Canada's star-studded women's basketball team leaving nothing to chance Olympic qualifying
Canada head coach Lisa Thomaidis talks to the team during the second half of a women's basketball game against Serbia at the Youth Center at the 2016 Summer Olympics in Rio de Janeiro, Brazil, Monday, Aug. 8, 2016. THE CANADIAN PRESS/AP, Carlos Osorio
Canadian women's basketball coach Lisa Thomaidis is undecided on whether she's a fan of FIBA's new Olympic qualifying format.
"Ask me next week when we've gone through this next one," Thomaidis said this week from Edmonton.
The Canadians tip off their second of a three-pronged qualifying process on Thursday when they host 26th-ranked Cuba at Edmonton EXPO Centre. They'll play Puerto Rico (No. 24) on Saturday and the Dominican Republic on Sunday (40), needing to finish top-two for a berth in one of the final qualifiers in February.
Canada clobbered this week's opponents by a combined 92 points at the first qualifying event in September in Puerto Rico, despite missing WNBA standouts Natalie Achonwa and Kia Nurse.
Still, Canada, which was recently ranked a best-ever fourth in the world, is leaving nothing to chance this week. Nurse, who flew from Australia to play, and Achonwa highlight one of the strongest Canadian women's teams ever assembled.
"I would say on paper, yeah," Thomaidis said. "We have a lot of talent right now. And from a wide range . . . a number of players playing in the WNBA, others who are playing in the top leagues around the world professionally, and then a number of top prospects coming out of high school, so really checking a lot of the boxes -- a lot of talent, a lot of depth. It's great that they're all here."
The FIBA Americas championships, traditionally held the summer before the Olympics, used to be the main Olympic qualifier for both Canada's men's and women's teams. But FIBA completely rewrote the Olympic qualifying protocol for Tokyo.
The men played several series of games over two seasons to qualify for last summer's World Cup. But, fielding a roster that was missing almost all of its stars, Canada failed to earn an Olympic berth at the World Cup in China. The men must now win their last-chance qualifying tournament in June (opponents and host venue TBD).
On the women's side, the top-two finishers in each of this week's qualifying events that are happening globally will be drawn into pools of four that will play in February (Canada will not host). The top three in each will book their Olympic berths.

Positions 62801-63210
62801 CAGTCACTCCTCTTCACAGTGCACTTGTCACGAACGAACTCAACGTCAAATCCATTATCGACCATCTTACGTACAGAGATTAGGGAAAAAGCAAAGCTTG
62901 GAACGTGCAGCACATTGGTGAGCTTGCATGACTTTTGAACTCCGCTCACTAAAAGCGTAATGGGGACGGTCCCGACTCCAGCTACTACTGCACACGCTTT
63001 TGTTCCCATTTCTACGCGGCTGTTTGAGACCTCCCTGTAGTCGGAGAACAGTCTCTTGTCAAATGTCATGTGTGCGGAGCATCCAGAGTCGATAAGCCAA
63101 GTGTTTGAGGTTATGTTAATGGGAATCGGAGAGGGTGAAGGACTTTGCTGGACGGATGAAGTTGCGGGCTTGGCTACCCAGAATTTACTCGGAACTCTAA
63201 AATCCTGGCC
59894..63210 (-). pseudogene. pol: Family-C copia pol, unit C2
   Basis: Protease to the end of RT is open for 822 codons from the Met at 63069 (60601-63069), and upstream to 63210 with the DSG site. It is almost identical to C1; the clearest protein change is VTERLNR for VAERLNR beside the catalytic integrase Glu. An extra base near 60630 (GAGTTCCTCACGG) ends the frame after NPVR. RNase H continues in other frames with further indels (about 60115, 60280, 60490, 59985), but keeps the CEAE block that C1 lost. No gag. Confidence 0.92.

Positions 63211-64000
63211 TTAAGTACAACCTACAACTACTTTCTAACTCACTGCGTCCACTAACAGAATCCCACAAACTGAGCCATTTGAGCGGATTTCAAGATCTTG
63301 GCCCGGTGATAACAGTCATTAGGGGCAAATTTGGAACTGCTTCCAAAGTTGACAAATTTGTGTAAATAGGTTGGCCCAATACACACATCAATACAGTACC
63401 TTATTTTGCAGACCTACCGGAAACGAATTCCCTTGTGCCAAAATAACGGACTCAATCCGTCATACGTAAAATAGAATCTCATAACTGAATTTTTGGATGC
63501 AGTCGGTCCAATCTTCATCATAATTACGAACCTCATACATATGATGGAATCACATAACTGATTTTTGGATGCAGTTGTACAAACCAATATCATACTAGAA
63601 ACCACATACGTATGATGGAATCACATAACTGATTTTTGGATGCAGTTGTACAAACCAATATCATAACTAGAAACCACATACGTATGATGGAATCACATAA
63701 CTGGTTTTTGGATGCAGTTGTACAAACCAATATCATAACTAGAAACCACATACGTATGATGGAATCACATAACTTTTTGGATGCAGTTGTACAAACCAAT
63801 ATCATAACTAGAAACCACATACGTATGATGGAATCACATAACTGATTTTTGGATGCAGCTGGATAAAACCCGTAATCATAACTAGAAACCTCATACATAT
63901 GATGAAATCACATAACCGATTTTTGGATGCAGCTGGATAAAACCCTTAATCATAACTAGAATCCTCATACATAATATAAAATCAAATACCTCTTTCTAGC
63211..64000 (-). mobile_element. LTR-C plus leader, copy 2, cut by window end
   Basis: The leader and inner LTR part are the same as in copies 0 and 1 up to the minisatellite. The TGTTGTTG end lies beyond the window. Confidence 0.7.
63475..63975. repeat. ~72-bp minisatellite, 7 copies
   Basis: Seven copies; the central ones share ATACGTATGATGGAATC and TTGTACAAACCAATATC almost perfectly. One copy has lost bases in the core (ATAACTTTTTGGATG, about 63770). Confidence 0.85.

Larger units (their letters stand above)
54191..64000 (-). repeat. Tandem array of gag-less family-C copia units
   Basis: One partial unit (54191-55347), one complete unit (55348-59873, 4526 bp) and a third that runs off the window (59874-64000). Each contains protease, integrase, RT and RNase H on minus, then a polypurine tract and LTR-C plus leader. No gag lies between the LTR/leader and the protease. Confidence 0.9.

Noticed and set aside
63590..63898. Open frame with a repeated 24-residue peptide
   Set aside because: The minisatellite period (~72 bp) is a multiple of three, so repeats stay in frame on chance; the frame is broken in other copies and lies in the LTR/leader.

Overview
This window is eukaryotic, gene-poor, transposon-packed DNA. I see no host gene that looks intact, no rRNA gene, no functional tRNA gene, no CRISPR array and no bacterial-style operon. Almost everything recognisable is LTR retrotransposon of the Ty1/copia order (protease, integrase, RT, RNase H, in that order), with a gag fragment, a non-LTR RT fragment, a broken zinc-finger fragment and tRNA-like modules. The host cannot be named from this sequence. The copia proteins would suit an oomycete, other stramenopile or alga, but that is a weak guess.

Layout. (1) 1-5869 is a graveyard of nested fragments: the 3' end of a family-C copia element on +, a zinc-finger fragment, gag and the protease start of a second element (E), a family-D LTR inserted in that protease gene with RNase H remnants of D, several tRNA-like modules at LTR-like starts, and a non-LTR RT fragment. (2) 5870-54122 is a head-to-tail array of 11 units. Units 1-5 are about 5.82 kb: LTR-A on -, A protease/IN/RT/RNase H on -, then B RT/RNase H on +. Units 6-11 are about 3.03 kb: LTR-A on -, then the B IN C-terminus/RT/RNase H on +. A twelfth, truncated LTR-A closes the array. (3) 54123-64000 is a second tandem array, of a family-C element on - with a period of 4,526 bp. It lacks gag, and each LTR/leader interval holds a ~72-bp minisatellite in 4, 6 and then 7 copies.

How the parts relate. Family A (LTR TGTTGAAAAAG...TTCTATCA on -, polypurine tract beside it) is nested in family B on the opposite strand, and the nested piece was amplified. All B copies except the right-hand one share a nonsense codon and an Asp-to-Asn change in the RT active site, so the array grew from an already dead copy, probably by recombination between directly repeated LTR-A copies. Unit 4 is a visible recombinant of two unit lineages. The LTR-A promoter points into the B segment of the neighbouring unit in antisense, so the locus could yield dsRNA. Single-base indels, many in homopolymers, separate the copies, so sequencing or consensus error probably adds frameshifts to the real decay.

Thomaidis appreciates that the new format allows her to bring her team together three times within a short span, but laments the lack of practice time. They'll play Thursday after just three days of practice -- and three days to shake off the jet lag.
"It's really nice to be able to have these touchpoints and to get together with our athletes halfway through the season and then again in February, but the limited training time really poses a challenge for sure," the coach said. "We're going to learn a lot through this process, as far as how to structure our training, how much to put in, and how much is review and how much can they handle.
"We're in a unique situation in that we're crossing a number of time zones for our athletes to get back here, and some other teams aren't in the same boat, so that's a whole different challenge as well from the sport science perspective. Lots of things to take into consideration."
Nurse, a WNBA all-star for the New York Liberty, called the new format "interesting."
Nurse, who is spending her second winter Down Under -- she helped the Canberra Capitals to an Australian league title last winter -- is one of a number of players who flew halfway around the world to play this week.
"It's definitely a different schedule than what we're used to," she said. "Obviously for us, we're fortunate that we don't stay in one place very long, so I guess we're kind of used to travel and living out of suitcases. But very fortunate to be able to see people obviously before the Olympics."
Nurse noted that when Canada won its Olympic qualifier in 2015, the players didn't see each other until the following summer ahead of the 2016 Rio Olympics, where they lost in the quarter-finals.
"So it's great to continue to build chemistry, and continue to get better and I think it's great that our leagues overseas do stop as well to allow us to come and do this," Nurse said.
Like FIFA does with World Cup qualifying, FIBA shuts down global leagues to allow the women to play, and so Canada will have a full complement of players for the final round in February.
Thomaidis is excited to see what her teams looks like this week, with the addition of Achonwa and Nurse.
"I think we're going to have a size advantage on some of these teams, I think we're going to be very dynamic and really rely on our depth and athleticism, play an up-tempo style of game, we want to get after it defensively," Thomaidis said. "And again, just keep building on the success that we had last month."
Canada announced its roster for the tournament late Wednesday night.
Natalie Achonwa, forward, Guelph, Ont., Indiana Fever (WNBA)
Miranda Ayim, forward, London, Ont., Basket Landes (France)
Bridget Carleton, guard, Chatham, Ont., Minnesota Lynx (WNBA)/Townsville Fire (Australia)
Quinn Dornstauder, centre, Regina, Zamarat (Spain)
Aaliyah Edwards, forward, Kingston, Ont., Crestwood Prep (OSBA)
Kim Gaucher, guard, Mission, B.C., Mondeville (France)
Ruth Hamblin, centre, Houston, B.C., Dynamo Novosibirsk (Russia)
Sami Hill, guard, Toronto, Donau-Ries (Germany)
Kia Nurse, guard, Hamilton, New York Liberty (WNBA)/Canberra Capitals (Australia)
Shaina Pellington, guard, Pickering, Ont., Arizona (NCAA)
Nayo Raincock-Ekunwe, forward, Toronto, New York Liberty (WNBA)/Nadezhda Orenburg (Russia)
Jamie Scott, guard, Clarkston, Wash., Dynamo Novosibirsk (Russia)
This report by The Canadian Press was first published Nov. 13, 2019.